Wednesday, December 3, 2008

My Favorite

I recently re-entered the baseball card collecting game, after an absence of over 15 years. I have discovered some outstanding websites dedicated to the hobby, most notably the wonderful Cardboard Gods (featuring the mind-blowing prose of Josh Wilker). However, the purpose of this blog is to relive the joy of my youth.

Inspired by the card-by-card review of both the 1988 Topps and 1978 Topps blogs, I decided that imitation is the sincerest form of flattery. However, I could not decide which set to review. That is, until I was going through some old photos and discovered a photo of Christmas 1986.

There I am, all of 11 years old, wearing some classic 1980s-style short shorts, opening what was without a doubt my most prized holiday gift, a box of 1987 Donruss cards. That, folks, is what we call a sign.

I do plan to review every single card of this set, all 660 of them. However, I don't want to fall into the formulaic trap of going in numerical order. Sometimes I will pick cards at random, sometimes I will pick cards based on newsworthy items or whatever happens to be spinning inside my head at the time.

For the initial card review, I had to choose my all-time favorite player: Eddie Clarence Murray, card #48. Back in 1987, Eddie wasn't yet my favorite player. It was probably Fernando Valenzuela or Pedro Guerrero, maybe even Orel Hershiser. Because, you see, I am a Dodger fan. I always appreciated Murray from afar, but didn't fully embrace his greatness until 1989 when he donned an LA cap.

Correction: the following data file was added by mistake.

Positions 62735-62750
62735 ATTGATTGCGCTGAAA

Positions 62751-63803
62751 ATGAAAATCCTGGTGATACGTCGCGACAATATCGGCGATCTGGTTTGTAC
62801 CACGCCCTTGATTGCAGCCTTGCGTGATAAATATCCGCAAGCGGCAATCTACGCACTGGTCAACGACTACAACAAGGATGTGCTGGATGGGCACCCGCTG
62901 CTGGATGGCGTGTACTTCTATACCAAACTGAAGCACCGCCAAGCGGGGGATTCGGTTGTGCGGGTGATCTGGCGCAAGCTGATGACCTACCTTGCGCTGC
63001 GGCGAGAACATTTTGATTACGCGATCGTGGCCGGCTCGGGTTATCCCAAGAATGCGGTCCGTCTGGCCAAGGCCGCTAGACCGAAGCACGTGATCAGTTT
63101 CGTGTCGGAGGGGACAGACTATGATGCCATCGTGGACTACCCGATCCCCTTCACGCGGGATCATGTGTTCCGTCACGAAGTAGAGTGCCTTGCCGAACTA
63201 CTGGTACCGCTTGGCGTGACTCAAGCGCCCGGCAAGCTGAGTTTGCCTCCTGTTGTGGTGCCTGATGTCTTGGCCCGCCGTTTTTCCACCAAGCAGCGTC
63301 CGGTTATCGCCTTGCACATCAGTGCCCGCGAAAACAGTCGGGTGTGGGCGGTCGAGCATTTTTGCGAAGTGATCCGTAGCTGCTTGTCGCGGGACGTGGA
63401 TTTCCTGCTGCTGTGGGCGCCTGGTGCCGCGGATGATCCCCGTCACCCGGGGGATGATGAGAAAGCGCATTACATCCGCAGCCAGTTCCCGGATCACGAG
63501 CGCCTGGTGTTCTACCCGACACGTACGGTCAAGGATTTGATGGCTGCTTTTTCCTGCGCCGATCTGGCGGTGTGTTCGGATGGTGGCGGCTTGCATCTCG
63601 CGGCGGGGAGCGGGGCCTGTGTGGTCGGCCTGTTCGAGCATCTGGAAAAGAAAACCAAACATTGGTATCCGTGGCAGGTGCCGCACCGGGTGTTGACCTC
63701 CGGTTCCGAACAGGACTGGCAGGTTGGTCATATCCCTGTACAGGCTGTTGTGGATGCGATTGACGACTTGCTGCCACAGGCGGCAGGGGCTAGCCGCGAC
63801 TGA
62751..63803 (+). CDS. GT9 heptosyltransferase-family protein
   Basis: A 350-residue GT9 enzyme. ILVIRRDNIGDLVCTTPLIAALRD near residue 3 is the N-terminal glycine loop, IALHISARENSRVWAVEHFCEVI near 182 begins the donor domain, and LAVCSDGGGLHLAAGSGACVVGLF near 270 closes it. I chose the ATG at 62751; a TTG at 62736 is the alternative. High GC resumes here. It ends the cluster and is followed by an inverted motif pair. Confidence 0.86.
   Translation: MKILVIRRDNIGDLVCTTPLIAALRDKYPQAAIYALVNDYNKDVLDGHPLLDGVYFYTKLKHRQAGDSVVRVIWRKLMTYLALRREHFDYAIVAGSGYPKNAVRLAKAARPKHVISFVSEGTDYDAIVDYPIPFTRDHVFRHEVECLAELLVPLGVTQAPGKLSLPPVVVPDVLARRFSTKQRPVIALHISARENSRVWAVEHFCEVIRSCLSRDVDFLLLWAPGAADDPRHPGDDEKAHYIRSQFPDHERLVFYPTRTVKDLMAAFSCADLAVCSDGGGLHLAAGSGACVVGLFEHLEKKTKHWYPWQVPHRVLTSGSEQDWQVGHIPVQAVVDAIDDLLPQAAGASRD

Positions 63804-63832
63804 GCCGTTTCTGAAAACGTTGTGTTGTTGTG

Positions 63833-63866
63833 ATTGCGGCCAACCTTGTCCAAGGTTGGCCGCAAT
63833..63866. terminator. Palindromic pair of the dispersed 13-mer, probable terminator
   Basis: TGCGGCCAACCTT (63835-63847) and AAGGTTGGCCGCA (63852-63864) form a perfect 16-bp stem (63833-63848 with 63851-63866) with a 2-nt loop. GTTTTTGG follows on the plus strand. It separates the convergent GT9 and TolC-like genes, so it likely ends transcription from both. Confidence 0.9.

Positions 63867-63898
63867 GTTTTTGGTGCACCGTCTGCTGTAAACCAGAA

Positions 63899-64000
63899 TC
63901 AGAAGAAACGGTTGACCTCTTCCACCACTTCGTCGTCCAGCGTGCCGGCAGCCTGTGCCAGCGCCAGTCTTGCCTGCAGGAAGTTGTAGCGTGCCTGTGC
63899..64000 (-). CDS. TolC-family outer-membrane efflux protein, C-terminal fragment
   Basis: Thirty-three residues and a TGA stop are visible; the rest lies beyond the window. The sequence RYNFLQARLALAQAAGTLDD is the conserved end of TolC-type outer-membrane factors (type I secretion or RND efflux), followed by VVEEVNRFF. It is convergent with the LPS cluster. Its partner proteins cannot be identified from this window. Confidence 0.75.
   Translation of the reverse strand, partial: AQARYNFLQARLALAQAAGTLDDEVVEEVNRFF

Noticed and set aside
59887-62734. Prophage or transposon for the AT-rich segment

The design of the 1987 Donruss card is a classic design, kind of a grown-up version of their previous six sets. There is simple design with an understated trim/background of baseballs. The front of this card is great, too, as it captures Murray in a smile. Murray wasn't exactly known, at least by reporters, as a joyous fellow, so it's always nice to see a smile, or at least a grin.

One thing I love about the back of the 1987 Donruss cards is that each player's contract status was displayed. Salary wasn't disclosed of course, but this was a wonderful piece of information anyway. Thanks to Sports Illustrated in April 1987, I learned that Murray was the highest paid player in MLB in 1987, at $2.46m. That April 20, 1987 issue was amazing, as the salary of every major leaguer was displayed. In the pre-internet era (we didn't have access to the outstanding Cot's Baseball Contracts for almost two decades).

Another staple of Donruss cards of the 1980s was only displaying the previous 5 years of stats, instead of the entire careers shown on Topps and Fleer. I'll talk about this in future posts, but I kind of liked this because the stats were more readable. I have never had vision problems, but some Topps cards required a magnifying glass. Anyway, in the 1982-1986 period covered on the back of this card, Murray had the 4th best OPS+ (151) in baseball, and was also 4th in HR (142) and 3rd in RBI (539).

Let's get a count going, that will appear on each post going forward:

The Set: 1 of 660 (0.2%)

HOF Count: 1

Former Dodgers: 0

Future Dodgers: 1


Andy said...

Sweet! Keep this going for a little while and I'll mention it on 78 Topps Cards.

James B. Anama said...

Welcome to the Hobby Blogosphere. Your site has now been added to the Sports Card Blogroll.


JayBee Anama